Tod Curtis says he’s “near 35, not fat, not bummed” and is an “extroverted video-game player who appreciates proper science.” The Bedford, Ind., man does not, however, appreciate the recent research by the Centers for Disease Control and Prevention of adults ages 19 to 90.
The study found that the average age of video-game players is 35, that many male players have a higher body mass index (and are overweight) and that female players reported “greater depression” than women who don’t play video games.
“I've been playing video games since 1978, with the Atari 2600, when I was 6 years old,” said Curtis, who is now 37. “I play about four to eight hours per week, with a lot of variation. I had always planned to become a video-game designer/computer scientist, but pursued a career as an orthodontist instead.”
Curtis’ perspective is shared by many gamers. Some responded to the results of the study less eloquently on Newsvine and in e-mails with a collective lifting of a certain finger.
The anger is understandable. “No question there are gamers that fall into that stereotype, BUT, not all,” wrote HockyGodz on Newsvine.
“I grew up in the arcades in the ‘80s, have all the game systems, play regularly and I'm anything but fat and depressed. Have a gorgeous wife, 2 kids, 2 successful businesses. … Most of the people I know that play have similar success. … So we're not all couch-camping losers.”
Investigators from the CDC, Emory University and Andrews University analyzed survey data from 552 adults in the Seattle-Tacoma area, according to the study, published in the October issue of the American Journal of Preventive Medicine.
The hypothesis was that male video-game players have a higher body mass index — the measure of a person’s weight in relation to their height — and women have “a greater number of poor mental health days” versus nonplayers, said Dr. James B. Weaver III of the CDC’s National Center for Health Marketing. The hypothesis was correct, he said.
The Seattle-Tacoma area was chosen for the study, researchers said, both because of its size as the 13th largest media market in the United States and because its Internet usage level is “the highest in the nation.” The study was done in 2006; the results were analyzed in 2008.
While the study helps “illuminate the health consequences of video-game playing,” it is not conclusive, its researchers say, but rather serves to “reveal important patterns in health-related correlates of video-game playing and highlights avenues for future research.”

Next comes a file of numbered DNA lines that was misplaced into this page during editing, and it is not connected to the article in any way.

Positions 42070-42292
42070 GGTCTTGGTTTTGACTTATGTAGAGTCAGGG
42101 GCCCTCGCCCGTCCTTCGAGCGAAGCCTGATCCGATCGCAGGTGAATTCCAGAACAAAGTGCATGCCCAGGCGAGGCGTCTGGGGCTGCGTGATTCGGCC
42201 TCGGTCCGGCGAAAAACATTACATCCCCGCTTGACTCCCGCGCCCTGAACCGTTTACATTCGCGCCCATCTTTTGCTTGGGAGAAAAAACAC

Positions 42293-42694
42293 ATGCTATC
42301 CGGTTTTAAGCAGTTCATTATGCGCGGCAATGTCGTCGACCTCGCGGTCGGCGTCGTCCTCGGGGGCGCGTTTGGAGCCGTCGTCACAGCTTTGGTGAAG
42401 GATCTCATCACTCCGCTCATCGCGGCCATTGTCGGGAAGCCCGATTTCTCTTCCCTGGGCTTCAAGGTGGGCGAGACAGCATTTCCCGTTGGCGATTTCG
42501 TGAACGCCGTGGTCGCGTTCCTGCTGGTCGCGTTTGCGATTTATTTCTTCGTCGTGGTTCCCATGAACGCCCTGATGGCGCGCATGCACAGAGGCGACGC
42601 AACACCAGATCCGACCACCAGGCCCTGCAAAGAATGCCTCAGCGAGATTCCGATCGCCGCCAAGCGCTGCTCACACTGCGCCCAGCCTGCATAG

‘Another excuse’ to blame video games
“I would say this survey reveals absolutely nothing,” wrote Heather Hull on Newsvine. “Who isn’t overweight and depressed these days? Just another excuse for people to blame video games.
“Just because you are overweight, depressed, and a video gamer does not imply that these three things are linked. Not a real cause/effect situation here,” she wrote.
“I know plenty of people in their 30s, overweight and depressed, and they don't play video games. I also know plenty of people who play and are thin, happy, and outgoing. Being a video gamer does not mean you are a slob, lazy, or stupid! Perpetuating a poor stereotype? For shame.”
Joanna Luffman, of Boonville, N.C., called the article the “most insulting” piece she’s ever read. The 30-year-old mother said she’s an “FPS (first-person shooter) gamer, and I have no problem with real-life socializing. ... I’m rarely depressed, I’m not overweight, I’m happily married.”
Sylvia Taylor, 65, of El Paso, Texas, said she plays video games 12 to 14 hours on weekends, and started playing computer games with her children in 1987.
“I also work full-time and exercise on a treadmill or elliptical at least three times a week for a half-hour each session,” she said. “Playing video games keeps me occupied and away from the fridge ... unlike watching TV.”
And, she said, “If I get a video game with a good storyline, it’s much better than any book or movie because I get physically and mentally drawn into the story.”
‘Happy, healthy and very fit’
One gamer, who said he is 52, 5-foot-10 and 172 pounds, wrote on Newsvine that he plays video games six to eight hours a week and is doing just fine, mentally and physically.
“I eat very healthy, get lots of exercise and live an awesome active lifestyle with my beautiful wife. I have been a gamer for 14 years. My brother and nephews are gamers, too, and are happy, healthy and very fit.”
Some questioned the chicken-or-the-egg approach of the study: Are some people who play video games depressed or unhealthy to start with? Or is it that playing video games can exacerbate such conditions? Couldn’t it also help alleviate depression?
The answer could well be “yes” to all of the above, judging from feedback via Newsvine and e-mail.
“I’m 33, overweight, severely depressed, and love video games,” e-mailed one man. “When I play a video game, I feel like it’s the one part of my day I’m in control of things. That’s a big reason why I play.”
Yet another study, this one from online games site WorldWinner.com, surveyed 500 online game players, with 87 percent of them saying they get “a positive mood boost from playing online games,” and that 59 percent “play games online to help forget their worries and problems.”
As for the study in the American Journal of Preventive Medicine, Tod Curtis said he hopes gamers “can look at this study and have a good laugh about it. Remember how ‘Doom’ was supposed to turn all gamers into psychotic killers?”
But, he said, “The downside is that the story further entrenches society’s traditional view of gamers as lazy basement dwellers, which the vast majority of us are not.” On the other hand, he continued, “Is there really anything wrong with that? Everyone needs some means of escapism from the stresses of society.”